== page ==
House Calls. Bringing healthcare to you

2013-11-27T05:00:00Z House Calls. Bringing healthcare to you Mason City Globe Gazette
November 27, 2013 5:00 am

QUESTION: What is Peripheral Artery Disease, and how can I prevent it?

ANSWER by: Molly Schaefer, CRT RCP, Hancock County Health System Respiratory Therapy Department/Cardiopulmonary, providing treatment and care at Hancock County Memorial Hospital.

Peripheral Artery Disease (PAD) is a common circulatory problem where narrowed arteries reduce blood flow to your limbs. This usually affects the legs, and when the legs are receiving enough blood flow to keep up with demand, leg pain occurs. PAD can be a sign of a more widespread accumulation of fatty deposits in your arteries which could mean blood flow to your heart and brain can also be affected.

Signs and symptoms of PAD include painful cramping in your hip, thigh, or calf muscle after activities such as walking or climbing stairs, leg numbness or weakness, coldness in your lower leg or foot, hair loss or slower hair growth on your feet and legs, and/or no pulse or weak pulse in your legs or feet.

Diabetics and smokers have the greatest risk for PAD. Other risk factors include obesity, high blood pressure, high cholesterol, and family history of PAD.

Screening for PAD can include a test called an ankle-brachial index (ABI). An ABI is a noninvasive way to check your risk of PAD by comparing your blood pressure measured at your ankle with your blood pressure measured at your arm. A low ABI number can indicate narrowing or blockage of the arteries in your legs, leading to circulatory problems, heart disease, or stoke. There may be other tests accompanied by this ABI.

To minimize your risk of developing PAD, keep your blood pressure and cholesterol under control, and keep your diabetes in check. This can all be done through exercise and/or medications prescribed by your healthcare provider. If you smoke, the best thing you can do is quit. Discuss this with your healthcare provider, as well, if you are having troubles doing so. If you have any questions or concerns about PAD, discuss them with your doctor.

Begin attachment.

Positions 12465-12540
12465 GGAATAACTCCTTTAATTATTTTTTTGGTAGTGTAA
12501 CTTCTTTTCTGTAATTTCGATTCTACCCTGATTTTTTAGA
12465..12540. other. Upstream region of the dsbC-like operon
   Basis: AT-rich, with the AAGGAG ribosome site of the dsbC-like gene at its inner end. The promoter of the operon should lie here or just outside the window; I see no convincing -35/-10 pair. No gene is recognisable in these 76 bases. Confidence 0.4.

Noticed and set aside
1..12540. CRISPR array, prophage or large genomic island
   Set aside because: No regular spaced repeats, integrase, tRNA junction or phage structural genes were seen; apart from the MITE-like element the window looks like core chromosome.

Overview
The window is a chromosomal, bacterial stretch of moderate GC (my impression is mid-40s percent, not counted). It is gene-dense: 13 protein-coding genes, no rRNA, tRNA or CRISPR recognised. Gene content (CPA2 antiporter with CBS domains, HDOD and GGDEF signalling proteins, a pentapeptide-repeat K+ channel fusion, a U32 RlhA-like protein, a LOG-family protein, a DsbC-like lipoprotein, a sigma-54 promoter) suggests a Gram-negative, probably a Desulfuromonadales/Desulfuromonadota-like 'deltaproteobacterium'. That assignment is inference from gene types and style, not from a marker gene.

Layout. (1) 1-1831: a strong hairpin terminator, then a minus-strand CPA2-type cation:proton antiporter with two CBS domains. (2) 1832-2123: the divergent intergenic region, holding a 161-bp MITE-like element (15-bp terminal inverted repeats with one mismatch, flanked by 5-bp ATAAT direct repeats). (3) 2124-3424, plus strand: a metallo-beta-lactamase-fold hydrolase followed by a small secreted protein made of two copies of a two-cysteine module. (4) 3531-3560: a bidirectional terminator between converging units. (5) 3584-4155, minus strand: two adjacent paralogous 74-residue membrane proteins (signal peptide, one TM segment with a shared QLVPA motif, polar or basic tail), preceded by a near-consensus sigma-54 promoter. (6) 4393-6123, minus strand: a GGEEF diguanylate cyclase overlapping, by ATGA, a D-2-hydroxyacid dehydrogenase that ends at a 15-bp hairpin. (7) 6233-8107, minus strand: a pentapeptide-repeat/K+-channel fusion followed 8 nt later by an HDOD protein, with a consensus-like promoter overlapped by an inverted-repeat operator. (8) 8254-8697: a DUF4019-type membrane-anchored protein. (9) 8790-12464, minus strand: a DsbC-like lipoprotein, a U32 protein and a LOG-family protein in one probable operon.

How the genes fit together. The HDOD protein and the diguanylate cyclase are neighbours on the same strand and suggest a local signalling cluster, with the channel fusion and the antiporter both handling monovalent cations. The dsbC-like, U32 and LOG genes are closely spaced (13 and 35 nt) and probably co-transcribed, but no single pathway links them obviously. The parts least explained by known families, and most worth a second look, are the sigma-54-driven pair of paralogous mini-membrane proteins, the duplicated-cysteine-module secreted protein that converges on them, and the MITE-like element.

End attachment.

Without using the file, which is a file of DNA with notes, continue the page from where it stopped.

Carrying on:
If you would like to submit a healthcare question, visit www.trustHCHS.com and select Contact Us at the bottom of the home page or call 641-843-5150.

As an integrated health system, Hancock County Memorial Hospital, Garner Rehabilitation Clinic and the Medical Clinics in Britt, Garner, Kanawha and Wesley, work together focusing on patients’ needs and delivering the right care at the right place at the right time.

Hancock County Memorial Hospital

641-843-5000

Catherine Butler, MD

Lissa Holloway, PA-C

Kelly Lillie, ARNP

Garner Rehabilitation Clinic

641-923-2484

HCHS Wellness Center

641-843-5500

Dawn Heetland, MS, PT

Emily Holt, PT, DPT

Brenda Howke, MS, PT

Michael Mefferd, PT, DPT

Saturday Clinic, Nov. 30

Britt Medical Clinic

7:30 a.m. – 1 p.m.

Britt Medical Clinic

641-843-5050

John Brady, DO

Jamie Brantner, PA-C

Julie Larson, ARNP-FNP

Marcia Ring, PhD, ARNP

Jennifer Rosenmeyer, ARNP-FNP

Garner Medical Clinic

641-923-2651

John Brady, DO

Marcia Ring, PhD, ARNP

Kendra Ulicki, ARNP

Monday, Thursday Clinics until 6 p.m.

Kanawha Medical Clinic

641-762-3696

Jennifer Rosenmeyer, ARNP-FNP

Wesley Medical Clinic

515-679-4285

Angela McGregor, DNP-ARNP

Copyright 2015 Mason City Globe Gazette. All rights reserved. This material may not be published, broadcast, rewritten or redistributed.

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